Region Archives: EU

Three things we know about Brexit..

Nicholas Whyte reports on three things we now know about Brexit: According to Barnier the British are talking about a Canada type model, no sector by sector deals and no passporting for the financial sector. The Irish border issue is serious and as yet has no solution (which is why the Taoiseach has been upping more…

Brexit and the border is widening the gap between London and Dublin and depressing further the chances of a return to Stormont

It has started to happen. Will it continue?  Can it be reversed? The politics of Brexit  is openly dividing the UK and Irish governments and further polarising the DUP and Sinn Fein,  making a return to the Executive less likely than ever.  Predictably Brexit is increasingly becoming domesticated as the new big theme  in a more…

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“Even if we could clean up our own murky waters, and not be seen as a chasm of dysfunction and smuggling”

So back in the real world, there’s Brexit. Newton Emerson’s piece from last week’s Irish Times is well worth reading into the Slugger record (whilst so much that gets written about Brexit these days is not): In Northern Ireland, some business and political figures have expressed the hope of becoming a post-Brexit bridge between the UK and more…

A crunch on the border is not in Ireland’s interests

“What we want to take off the table, before we even talk about trade, is any idea that there would be a hard Border, a physical Border, or a Border resembling the past . . . Then we’d be happy to move on to phase two.” “The UK insists that the issue cannot be tackled more…

Brexit is in a mess, but not irretrievably

Want to know where we really are on Brexit? In  three words, in a mess. Can we get out of it?   Possibly at the eleventh hour, 10 pm on Friday 19 March 2019, just like the Good Friday Agreement in fact. Nothing  is agreed until everything is agreed. As so often – like the Stormont more…

To solve the Catalan crisis, pay homage to Britain

The Catalonian campaign for independence is a phenomenon of our times,  like the Scottish. They both claim they are ancient entities enjoying sufficient cohesion to go it alone and find their own balance between globalisation (the great big world now closer to all of us than ever) and self sufficiency ( provided it comes under more…

Belfast man sentenced in Germany for 1996 Provisional IRA attack on army barracks

A timely lesson from the German authorities on dealing with Northern Ireland legacy issues…  Having successfully extradited 48-year-old James Anthony Oliver Corry from the Republic of Ireland in December last year, the Belfast man has now been convicted and sentenced for his role in the Provisional IRA mortar attack on a British army barracks near Osnabrück, Germany, in June 1996. From more…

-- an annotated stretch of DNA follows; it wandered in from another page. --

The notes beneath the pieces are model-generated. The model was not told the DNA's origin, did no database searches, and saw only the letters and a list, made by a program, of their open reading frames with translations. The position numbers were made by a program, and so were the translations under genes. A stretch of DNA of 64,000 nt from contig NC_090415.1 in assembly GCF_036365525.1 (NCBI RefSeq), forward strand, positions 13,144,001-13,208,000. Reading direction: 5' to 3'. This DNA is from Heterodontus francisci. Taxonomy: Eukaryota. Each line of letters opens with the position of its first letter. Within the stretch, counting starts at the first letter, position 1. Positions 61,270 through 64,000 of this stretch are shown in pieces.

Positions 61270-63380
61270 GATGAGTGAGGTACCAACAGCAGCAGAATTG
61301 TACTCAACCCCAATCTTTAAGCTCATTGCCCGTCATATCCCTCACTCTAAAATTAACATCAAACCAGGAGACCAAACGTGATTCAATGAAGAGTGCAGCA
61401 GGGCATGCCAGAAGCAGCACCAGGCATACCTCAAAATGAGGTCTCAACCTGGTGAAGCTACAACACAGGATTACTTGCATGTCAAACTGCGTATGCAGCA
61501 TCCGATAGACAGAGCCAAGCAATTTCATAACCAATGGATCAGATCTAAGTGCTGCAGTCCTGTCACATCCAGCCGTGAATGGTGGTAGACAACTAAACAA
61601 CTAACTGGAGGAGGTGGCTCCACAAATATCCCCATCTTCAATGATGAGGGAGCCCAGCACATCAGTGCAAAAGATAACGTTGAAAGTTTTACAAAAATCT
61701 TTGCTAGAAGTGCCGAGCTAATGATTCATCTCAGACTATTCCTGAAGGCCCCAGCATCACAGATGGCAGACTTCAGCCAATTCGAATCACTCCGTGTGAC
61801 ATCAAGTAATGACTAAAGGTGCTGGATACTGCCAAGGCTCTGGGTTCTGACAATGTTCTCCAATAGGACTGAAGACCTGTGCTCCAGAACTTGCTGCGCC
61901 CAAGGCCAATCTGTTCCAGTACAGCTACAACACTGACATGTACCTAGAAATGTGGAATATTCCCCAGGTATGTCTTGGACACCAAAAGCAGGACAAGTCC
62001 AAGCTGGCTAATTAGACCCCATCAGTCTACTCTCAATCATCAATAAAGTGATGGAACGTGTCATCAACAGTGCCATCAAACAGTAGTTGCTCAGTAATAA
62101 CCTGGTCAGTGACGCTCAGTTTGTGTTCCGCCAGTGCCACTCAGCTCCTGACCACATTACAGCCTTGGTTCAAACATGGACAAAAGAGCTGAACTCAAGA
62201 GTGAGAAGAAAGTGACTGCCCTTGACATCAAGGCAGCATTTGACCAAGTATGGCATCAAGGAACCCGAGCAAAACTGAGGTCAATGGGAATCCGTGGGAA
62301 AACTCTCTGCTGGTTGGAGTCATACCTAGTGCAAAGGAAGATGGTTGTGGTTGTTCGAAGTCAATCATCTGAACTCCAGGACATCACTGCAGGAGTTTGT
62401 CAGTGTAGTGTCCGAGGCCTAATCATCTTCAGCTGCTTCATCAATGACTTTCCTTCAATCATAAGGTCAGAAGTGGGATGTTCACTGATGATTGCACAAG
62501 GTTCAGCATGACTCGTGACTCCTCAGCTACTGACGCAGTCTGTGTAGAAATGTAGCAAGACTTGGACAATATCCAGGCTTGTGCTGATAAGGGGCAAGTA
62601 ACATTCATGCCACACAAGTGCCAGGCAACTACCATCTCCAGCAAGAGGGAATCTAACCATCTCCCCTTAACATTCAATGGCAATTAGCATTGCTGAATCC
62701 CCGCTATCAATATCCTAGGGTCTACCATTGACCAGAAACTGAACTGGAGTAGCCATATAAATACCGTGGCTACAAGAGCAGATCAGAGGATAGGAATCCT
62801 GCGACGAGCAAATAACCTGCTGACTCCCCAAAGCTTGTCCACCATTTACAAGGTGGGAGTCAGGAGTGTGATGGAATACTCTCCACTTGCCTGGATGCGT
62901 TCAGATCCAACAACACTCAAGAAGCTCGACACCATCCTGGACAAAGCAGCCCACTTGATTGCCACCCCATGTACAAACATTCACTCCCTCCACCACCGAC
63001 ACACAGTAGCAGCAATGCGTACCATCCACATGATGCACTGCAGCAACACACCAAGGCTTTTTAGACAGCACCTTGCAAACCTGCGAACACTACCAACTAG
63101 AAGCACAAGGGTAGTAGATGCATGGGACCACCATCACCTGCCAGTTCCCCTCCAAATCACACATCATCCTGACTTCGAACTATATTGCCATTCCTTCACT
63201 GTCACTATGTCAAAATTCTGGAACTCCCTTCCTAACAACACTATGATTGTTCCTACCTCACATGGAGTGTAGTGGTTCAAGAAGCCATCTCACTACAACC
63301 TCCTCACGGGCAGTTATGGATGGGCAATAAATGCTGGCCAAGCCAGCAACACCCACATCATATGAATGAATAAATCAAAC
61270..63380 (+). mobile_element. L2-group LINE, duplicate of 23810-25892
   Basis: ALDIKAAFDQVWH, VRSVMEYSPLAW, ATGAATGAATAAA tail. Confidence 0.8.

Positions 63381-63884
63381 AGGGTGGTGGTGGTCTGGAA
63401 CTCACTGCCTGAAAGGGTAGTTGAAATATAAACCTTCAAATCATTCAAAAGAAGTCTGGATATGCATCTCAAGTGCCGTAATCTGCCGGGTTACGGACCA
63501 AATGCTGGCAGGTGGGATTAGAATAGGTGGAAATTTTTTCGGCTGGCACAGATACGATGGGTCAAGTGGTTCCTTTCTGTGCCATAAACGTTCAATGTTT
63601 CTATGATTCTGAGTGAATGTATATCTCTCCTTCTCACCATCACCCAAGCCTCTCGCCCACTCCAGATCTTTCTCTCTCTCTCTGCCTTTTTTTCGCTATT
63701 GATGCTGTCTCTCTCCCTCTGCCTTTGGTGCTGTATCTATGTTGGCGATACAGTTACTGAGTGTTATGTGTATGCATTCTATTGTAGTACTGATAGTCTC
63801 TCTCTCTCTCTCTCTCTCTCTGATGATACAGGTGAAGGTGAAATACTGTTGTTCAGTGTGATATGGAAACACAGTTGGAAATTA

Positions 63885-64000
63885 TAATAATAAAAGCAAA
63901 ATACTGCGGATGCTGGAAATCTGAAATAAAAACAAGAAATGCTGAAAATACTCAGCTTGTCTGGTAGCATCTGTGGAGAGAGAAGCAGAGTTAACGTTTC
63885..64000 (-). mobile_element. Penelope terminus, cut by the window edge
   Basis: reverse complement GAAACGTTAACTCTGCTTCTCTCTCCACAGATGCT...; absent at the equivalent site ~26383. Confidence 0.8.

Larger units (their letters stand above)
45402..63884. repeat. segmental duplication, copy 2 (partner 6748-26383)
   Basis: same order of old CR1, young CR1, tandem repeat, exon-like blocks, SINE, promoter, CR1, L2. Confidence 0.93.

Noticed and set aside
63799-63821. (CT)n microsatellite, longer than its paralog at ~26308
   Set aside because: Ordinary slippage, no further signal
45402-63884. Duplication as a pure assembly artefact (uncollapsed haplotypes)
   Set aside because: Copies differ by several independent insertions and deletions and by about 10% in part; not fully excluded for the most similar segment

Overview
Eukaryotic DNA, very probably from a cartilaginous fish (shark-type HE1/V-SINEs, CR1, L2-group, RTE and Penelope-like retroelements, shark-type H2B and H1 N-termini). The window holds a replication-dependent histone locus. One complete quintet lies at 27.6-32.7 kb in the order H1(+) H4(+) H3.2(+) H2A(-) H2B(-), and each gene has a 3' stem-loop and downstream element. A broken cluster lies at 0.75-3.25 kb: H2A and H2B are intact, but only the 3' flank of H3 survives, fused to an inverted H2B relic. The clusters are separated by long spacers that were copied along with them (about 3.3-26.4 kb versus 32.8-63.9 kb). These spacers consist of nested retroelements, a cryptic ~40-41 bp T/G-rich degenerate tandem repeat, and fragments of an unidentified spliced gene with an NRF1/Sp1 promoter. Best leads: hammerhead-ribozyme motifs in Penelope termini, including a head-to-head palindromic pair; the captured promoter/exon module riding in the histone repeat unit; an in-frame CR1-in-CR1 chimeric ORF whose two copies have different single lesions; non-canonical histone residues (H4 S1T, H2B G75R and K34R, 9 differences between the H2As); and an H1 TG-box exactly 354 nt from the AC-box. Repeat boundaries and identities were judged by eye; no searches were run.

Catalonia – “Propaganda thrives in a crisis.”

Guardian columnist Natalie Nougayrède is hoping for a Pedro Almodóvar inspired ending to the wild, dark comedy that characterises the current impasse between Catalonia and the rest of Spain.  From the Guardian article However, the 1 October referendum was hardly a model of sound, democratic expression. Only a minority of Catalans took part (turnout was 43%), and its more…

Sadly, we have political prisoners again

Catalans stand on their balconies late into the night banging metal pans with spatulas and wooden spoons snatched from their kitchen drawers. The collective rattle of utensils echoes throughout Barcelona.   Spain has imprisoned two leading Catalan Independence leaders in a move that only serves to deepen and harden the current divisions between Barcelona and more…

A cautious welcome for Bombardier’s apparent rescue

While  the news about Bombardier is very welcome, a note of caution is also due. Boeing is not taking it lying down. Again, though Bombardier are saying that  a new C-series production line in Alabama means  expansion of   C-series production as a whole,  there are bound to be fears  that  Bombardier/Airbus  may eventually switch some more…

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The Camino; the origins of the EU idea?

It seems far-fetched, risible even, yet some experts claim the Camino de Santiago de Compostella is the origin of the European Union project. The argument goes that the pilgrims of the Middle-Ages who tramped across the many Pilgrim Ways that coalesce in the City of Santiago, north-west Spain, brought tolerance of differences and a focus more…

The Brexit crunch may come as soon as Christmas. The British case should be taken more seriously

Many commentators on the Brexit negotiations, including Irish ones scarred by the diktat of the 2010 bailout and understandably opposed to the whole idea, talk as if the EU Commission’s  stance is not only immutable but deserves the status of Holy Writ, while the British position is purely faction-ridden and pathetic. The contrast is too more…

“One of the things the independence movement hates most is that left-leaning people are against them…”

With the separatist Catalan government claiming that 90%, of 43% of the electorate, voted for independence, and ahead of a week of further uncertainty for all of Spain, the BBC’s Patrick Jackson gives a voice to some young Catalan Spaniards – some of whose views may, or may not, sound familiar…  ANYhoo… Here’s a lengthy more…